Mexican Nightmare: Coronavirus Deaths Far Higher Than Government Admitted

(AP Photo/Christian Palma)

If any Americans want to see a “failed response” to the coronavirus pandemic, they don’t have far to look.

Health officials in Mexico City have been begging the government for weeks to reveal the true toll the coronavirus is taking on the city. But government officials refuse to acknowledge the massive extent of the crisis, as the “Mexican Dr. Fauci” — the “public face” of the crisis — assures the people that everything is fine. “We have flattened the curve,” said Hugo Lopez-Gatell, the health ministry official used as a frontman by the government. He’s apparently become something of a celebrity on TV.


Meanwhile, the New York Times reports on the true nature of the nightmare that is gripping the country.

Only 0.4 of every 1,000 people in Mexico are tested for the virus — by far the lowest of the dozens of nations in the Organization for Economic Cooperation and Development, which average about 23 tests for every 1,000 people.

The government says Mexico has been faring better than many of the world’s largest countries, and on Monday its COVID-19 czar estimated that the final death toll would be around 6,000 people.

With so few tests being done, it’s impossible to get a handle on the scope of the problem.

“It’s like we doctors are living in two different worlds, ” said Dr. Giovanna Avila, who works at Hospital de Especialidades Belisario Domínguez. “One is inside of the hospital with patients dying all the time. And the other is when we walk out onto the streets and see people walking around, clueless of what is going on and how bad the situation really is.”

Mexico City officials have tabulated more than 2,500 deaths from the virus and serious respiratory illnesses that doctors suspect are related to COVID-19, the data reviewed by The Times shows. Yet the federal government is reporting about 700 in the area, which includes Mexico City and the municipalities on its outskirts.

Nationwide, the federal government has reported about 3,000 confirmed deaths from the virus, plus nearly 250 suspected of being related, in a country of more than 120 million people. But experts say Mexico has only a minimal sense of the real scale of the epidemic because it is testing so few people.

The hospitals are death traps, with people lying on floors and sitting in chairs because there are no beds.

In Tijuana, hospitals are already overwhelmed. Doctors and nurses across the country have held public protests against the lack of protective gear, and several hospitals along the border have suffered outbreaks of the virus among medical personnel. Federal officials have been scrambling to buy respirators, long after seeing the outbreaks grip China, Europe and the United States.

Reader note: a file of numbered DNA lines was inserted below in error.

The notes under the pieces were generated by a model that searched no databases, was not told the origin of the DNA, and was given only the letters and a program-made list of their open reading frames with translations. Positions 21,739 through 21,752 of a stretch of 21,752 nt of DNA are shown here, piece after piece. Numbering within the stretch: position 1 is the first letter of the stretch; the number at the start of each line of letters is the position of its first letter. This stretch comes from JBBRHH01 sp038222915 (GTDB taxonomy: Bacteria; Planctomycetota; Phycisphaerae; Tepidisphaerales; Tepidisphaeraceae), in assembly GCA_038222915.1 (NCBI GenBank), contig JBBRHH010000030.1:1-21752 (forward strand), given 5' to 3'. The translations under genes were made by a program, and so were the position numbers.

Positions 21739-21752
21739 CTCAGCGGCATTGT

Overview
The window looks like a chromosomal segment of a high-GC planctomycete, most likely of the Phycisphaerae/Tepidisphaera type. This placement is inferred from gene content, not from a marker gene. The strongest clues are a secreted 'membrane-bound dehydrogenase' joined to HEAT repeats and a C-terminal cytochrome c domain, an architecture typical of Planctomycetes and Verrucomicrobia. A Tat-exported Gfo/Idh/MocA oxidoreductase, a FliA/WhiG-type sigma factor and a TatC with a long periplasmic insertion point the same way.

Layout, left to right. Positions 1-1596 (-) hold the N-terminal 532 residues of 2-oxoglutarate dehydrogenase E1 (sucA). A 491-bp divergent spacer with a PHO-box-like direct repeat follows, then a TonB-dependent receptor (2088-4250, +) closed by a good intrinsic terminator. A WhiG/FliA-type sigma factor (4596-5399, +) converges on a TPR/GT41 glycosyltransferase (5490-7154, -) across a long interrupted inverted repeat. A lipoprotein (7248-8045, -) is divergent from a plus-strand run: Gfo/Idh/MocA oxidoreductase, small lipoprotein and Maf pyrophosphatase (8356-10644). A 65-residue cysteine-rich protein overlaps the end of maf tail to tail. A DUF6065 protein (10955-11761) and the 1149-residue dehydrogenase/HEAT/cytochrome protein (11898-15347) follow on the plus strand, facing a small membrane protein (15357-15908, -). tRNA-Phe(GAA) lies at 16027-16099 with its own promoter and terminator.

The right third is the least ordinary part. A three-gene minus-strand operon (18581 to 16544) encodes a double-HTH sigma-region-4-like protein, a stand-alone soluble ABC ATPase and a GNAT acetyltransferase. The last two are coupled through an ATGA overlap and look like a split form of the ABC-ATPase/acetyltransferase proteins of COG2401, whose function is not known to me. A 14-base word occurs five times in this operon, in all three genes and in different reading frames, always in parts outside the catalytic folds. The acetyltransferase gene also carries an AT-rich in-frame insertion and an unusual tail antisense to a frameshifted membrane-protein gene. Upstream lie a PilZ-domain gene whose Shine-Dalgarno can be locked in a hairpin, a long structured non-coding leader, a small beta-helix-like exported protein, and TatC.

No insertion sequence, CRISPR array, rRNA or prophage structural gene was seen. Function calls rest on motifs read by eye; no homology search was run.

One big reason for the competing death tolls in Mexico has to do with way the federal government is testing, vetting and reporting the data. The official results include a two-week lag, people familiar with the process say, which means timely information is not available publicly.

This is what the U.S. could have seen without early and concentrated action by the government. There are always going to be politically-motivated attacks on the administration for not acting “soon enough” or mishandling one aspect or another of testing, PPE supplies, or respirators. In a nation of 330 million people, we’re looking at a response involving tens of thousands of federal, state, and local employees along with thousands of more volunteers. The undertaking staggers the mind.

And it should have been a well-oiled machine, ready to spring into action at the first sign of trouble? That’s what Democrats would have you believe.

The administration’s response wasn’t perfect because people aren’t perfect. There were snafus. There was some incompetence that slowed things down — as well as some first-class, ingenious thinking that sped things along.

I understand the need by Democrats to politicize and demonize, but what’s the media’s excuse? I have yet to hear any attempt to explain what I outlined above — that the sheer scale of the response meant that it wouldn’t be humanly possible to be perfect from the start.

Is that really too much to ask?

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